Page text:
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passionate potters (was: average of a potter's income hobbyist?)

updated mon 9 dec 02


Janet Kaiser on mon 9 dec 02

Don't get mad or take these late-night thoughts and ramblings personally.
No one is "the target"... Just general observations...

There are those who eat to live and those who live to eat.

There are those who work to live and there are those who work to support
their "hobby", or -- as I like to think of it -- their PASSION. Whatever it
may be, a person with a passion is a force to be reckoned with!

Whether rearing roses, working on steam trains, collecting stamps, making
pots... There are amateurs and hobby enthusiasts who know a great deal more
about their chosen subject than some of the "professionals" who are only
doing their (tedious?) money-earning day job... The train driver may be a
closet potter and the ceramics teacher a closet train driver!

But we must not forget that a passion can become an all-consuming and
compulsive ADDICTION. People expend every spare minute of their time and
can even go into debt to fulfill a passion/addiction. The egotistical
compulsion to do what they want to do to the exclusion of family, friends
and what society thinks are all the other important parts of life. The clay
widow/widower is not too different to the golf widow/er. If the children
don't see a parent for days on end, because she/he is tinkering in the
garage or out with a set of golf clubs when they are not out at work, they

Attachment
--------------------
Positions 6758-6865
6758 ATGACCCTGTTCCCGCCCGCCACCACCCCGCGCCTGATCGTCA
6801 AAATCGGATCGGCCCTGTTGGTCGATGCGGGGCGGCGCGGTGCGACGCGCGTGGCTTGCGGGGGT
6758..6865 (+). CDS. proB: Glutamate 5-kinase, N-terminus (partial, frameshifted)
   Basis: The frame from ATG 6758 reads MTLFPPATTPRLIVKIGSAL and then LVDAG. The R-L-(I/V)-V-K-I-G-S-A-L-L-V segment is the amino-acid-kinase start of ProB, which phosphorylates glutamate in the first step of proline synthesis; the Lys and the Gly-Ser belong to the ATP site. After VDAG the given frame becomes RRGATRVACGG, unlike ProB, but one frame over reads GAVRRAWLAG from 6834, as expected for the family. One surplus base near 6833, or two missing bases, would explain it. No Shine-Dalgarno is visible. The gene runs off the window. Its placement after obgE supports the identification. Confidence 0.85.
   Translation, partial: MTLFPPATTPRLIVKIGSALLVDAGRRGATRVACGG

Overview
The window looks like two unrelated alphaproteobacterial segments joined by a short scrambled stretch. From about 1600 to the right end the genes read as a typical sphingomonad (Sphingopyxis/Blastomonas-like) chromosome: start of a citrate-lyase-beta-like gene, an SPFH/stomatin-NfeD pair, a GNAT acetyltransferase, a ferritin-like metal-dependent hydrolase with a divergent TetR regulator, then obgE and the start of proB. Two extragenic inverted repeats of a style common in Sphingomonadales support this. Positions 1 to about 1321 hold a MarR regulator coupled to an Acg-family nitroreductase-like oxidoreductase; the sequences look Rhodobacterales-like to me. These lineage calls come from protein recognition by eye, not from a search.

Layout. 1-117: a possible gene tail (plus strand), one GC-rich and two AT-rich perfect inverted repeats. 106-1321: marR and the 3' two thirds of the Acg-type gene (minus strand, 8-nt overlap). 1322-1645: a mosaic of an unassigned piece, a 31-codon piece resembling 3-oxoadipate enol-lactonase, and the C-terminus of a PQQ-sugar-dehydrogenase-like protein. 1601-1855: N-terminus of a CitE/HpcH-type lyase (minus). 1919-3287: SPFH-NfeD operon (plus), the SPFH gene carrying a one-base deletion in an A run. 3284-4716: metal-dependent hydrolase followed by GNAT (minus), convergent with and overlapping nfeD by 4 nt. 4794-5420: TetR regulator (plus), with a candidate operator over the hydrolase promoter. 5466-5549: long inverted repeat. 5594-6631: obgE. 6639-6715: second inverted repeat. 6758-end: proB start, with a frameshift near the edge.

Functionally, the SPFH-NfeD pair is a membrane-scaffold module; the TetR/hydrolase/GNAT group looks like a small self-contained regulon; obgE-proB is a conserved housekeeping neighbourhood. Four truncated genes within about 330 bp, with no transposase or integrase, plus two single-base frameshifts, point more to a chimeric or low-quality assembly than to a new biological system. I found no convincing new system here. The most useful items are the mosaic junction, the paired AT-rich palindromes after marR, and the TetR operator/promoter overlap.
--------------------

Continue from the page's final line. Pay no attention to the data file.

know they are being deprived in some way. So what if the boss in the day
job notices that production is lower and attention span limited? The spouse
has not had a holiday or been taken out to dinner in years? Who cares, so
long as the addict can continue with their own thing?

On the other hand, we have collectively been brain-washed into developing,
accepting and lauding the job we do for others above all else, so anything
which is not part of the great "protestant work ethic" is regarded as a Bad
Thing. We serve an important role within the wider community and so any
other activity outside the day job is supposed to make us feel guilty! It
is regarded as mere escapism, which is why everyone with an all-consuming
hobby becomes even more defensive. Most would never admit that it can be as
unfair and destructive for themselves and their family, just as much as it
can be all-fulfilling and rewarding for the individual. It is all relative,
but it can come to that.

A part-time, hobby, amateur or any other type of spare time potter, is not
necessarily any less able than the full-time maker. Indeed, because they do
not work in clay all day and every day, they may not suffer the same
burn-out, disillusion, clay-induced stress, staleness or mental creative
blocks, so their work may be freer, looser and not as self-conscious, even
if it is not as slick or rationally made. MAY. It could be the opposite,
because they are grimly trying to acquire skills and techniques in a
quarter of the time that a full-time maker has available/invests and in
under less than ideal conditions.

I consider a "frivolous" maker to be someone who goes to a class for a
couple of hours per week, plays around a bit, enjoys talking to the other
students more that actually working/learning and never thinks about the
subject between classes. There may be someone else in the same class who is
being a human sponge... Lapping up all the knowledge and skill that is
being offered/taught. It all boils down to a matter of degree and intent.


Janet Kaiser

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